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    Author(s): Donald E. Spalinger; W.B. Collins; Thomas A. Hanley; N.E. Cassara; A.M. Carnahan
    Date: 2010
    Source: Canadian Journal of Zoology. 88: 977-987
    Publication Series: Scientific Journal (JRNL)
    Station: Pacific Northwest Research Station
    PDF: Download Publication  (1.66 MB)


    Recent work suggests that moose (Alces alces [L., 1758]) in the boreal ecoregion may be nutritionally limited by the availability of protein as a consequence of both low nitrogen (N) concentrations and high tannin levels in their principal foods. However, the ability of moose to digest protein in the presence of tannins is unknown. We undertook a series of digestion trials with captive moose to quantify the effects of tannins and compare the digestive capabilities of moose to other browsing cervids. We fed four moose 14 single-species diets including 10 native tannin-containing forages and 4 non-tanniferous foods over four winters. True protein digestibility in moose was 92%, and metabolic fecal N excretion was estimated at 0.389 g N/100 g dry matter (DM) intake. Tannins reduced protein digestion, on average, by 38%, and the rate of reduction in protein digestion was estimated to be 8.28 g protein/100 g DM per unit protein-precipitating capacity. The digestion of protein, neutral detergent fiber, DM, and energy of tanniferous foods was not significantly different between moose and mule (Odocoileus hemionus [Rafinesque, 1817]) or white-tailed deer (Odocoileus virginianus [Zimmermann, 1780]). However, our experiments provide refined assays for evaluating the nutritional quality of browses for moose.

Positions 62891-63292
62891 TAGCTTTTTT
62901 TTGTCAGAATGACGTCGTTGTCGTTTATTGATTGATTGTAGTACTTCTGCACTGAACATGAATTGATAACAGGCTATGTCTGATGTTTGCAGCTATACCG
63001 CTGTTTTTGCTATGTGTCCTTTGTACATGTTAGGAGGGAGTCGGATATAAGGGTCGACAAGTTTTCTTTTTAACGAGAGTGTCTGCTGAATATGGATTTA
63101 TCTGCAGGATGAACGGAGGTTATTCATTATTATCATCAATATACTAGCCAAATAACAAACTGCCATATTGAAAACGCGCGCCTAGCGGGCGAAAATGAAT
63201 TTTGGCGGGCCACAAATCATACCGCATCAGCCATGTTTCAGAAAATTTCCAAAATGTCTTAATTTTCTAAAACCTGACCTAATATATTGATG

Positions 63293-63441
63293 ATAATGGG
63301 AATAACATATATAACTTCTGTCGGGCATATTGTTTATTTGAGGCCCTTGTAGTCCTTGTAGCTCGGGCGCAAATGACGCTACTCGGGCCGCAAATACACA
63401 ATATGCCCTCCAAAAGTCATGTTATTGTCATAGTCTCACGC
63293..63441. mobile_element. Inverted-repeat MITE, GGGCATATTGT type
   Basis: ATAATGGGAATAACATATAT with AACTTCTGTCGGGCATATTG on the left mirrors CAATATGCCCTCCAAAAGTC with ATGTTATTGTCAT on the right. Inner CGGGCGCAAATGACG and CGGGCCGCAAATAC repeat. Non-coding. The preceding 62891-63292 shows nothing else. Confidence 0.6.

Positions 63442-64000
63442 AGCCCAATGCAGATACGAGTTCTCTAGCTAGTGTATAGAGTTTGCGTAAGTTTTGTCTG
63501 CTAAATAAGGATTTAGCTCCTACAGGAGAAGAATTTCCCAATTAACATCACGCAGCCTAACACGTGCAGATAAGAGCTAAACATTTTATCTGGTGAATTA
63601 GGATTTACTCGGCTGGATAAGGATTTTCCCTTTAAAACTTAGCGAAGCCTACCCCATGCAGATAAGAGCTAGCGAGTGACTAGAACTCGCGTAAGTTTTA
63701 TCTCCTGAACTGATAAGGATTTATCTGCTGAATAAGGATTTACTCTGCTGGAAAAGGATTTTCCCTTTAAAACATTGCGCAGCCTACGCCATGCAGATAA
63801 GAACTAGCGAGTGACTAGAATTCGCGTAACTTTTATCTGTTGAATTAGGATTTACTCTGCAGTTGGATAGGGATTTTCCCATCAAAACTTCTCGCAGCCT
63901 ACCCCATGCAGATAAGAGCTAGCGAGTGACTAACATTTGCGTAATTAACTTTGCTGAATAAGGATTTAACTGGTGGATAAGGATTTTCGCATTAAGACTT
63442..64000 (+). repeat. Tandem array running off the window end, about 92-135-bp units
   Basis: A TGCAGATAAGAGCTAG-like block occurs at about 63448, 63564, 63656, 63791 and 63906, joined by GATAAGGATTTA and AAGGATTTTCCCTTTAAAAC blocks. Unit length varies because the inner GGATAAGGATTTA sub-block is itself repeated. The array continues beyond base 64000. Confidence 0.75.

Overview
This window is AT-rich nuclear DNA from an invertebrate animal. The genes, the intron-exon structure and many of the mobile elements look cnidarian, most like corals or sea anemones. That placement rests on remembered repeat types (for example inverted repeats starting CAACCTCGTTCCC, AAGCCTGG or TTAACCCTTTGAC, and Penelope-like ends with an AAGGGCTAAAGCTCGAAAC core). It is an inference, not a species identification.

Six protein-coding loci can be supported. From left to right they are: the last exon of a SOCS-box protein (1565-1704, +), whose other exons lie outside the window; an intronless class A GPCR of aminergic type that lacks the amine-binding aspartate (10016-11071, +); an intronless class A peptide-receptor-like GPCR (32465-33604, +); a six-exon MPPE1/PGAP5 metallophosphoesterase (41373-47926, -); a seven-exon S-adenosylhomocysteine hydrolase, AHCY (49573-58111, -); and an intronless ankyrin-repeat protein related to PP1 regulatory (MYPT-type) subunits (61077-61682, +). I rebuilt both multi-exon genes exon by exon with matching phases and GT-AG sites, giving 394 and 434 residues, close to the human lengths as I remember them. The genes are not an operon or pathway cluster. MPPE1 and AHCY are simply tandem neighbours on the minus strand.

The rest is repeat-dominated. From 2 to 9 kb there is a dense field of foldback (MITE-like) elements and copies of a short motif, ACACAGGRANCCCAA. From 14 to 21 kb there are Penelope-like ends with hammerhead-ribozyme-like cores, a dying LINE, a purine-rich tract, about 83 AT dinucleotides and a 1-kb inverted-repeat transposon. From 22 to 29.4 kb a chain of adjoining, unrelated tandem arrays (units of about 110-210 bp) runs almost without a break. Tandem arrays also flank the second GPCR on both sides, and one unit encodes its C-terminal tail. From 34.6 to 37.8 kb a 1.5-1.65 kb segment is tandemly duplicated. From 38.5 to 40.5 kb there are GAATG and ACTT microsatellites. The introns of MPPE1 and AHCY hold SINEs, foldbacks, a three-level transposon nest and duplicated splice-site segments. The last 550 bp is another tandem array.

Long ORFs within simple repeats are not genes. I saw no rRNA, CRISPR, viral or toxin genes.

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    Spalinger, D.E.; Collins, W.B.; Hanley, T.A.; Cassara, N.E.; Carnahan, A.M. 2010. The impact of tannins on protein, dry matter, and energy digestion in moose (Alces alces). Canadian Journal of Zoology. 88: 977-987.


    browse, protein, digestion, digestible, nitrogen, plane defenses, protein precipitation, willow

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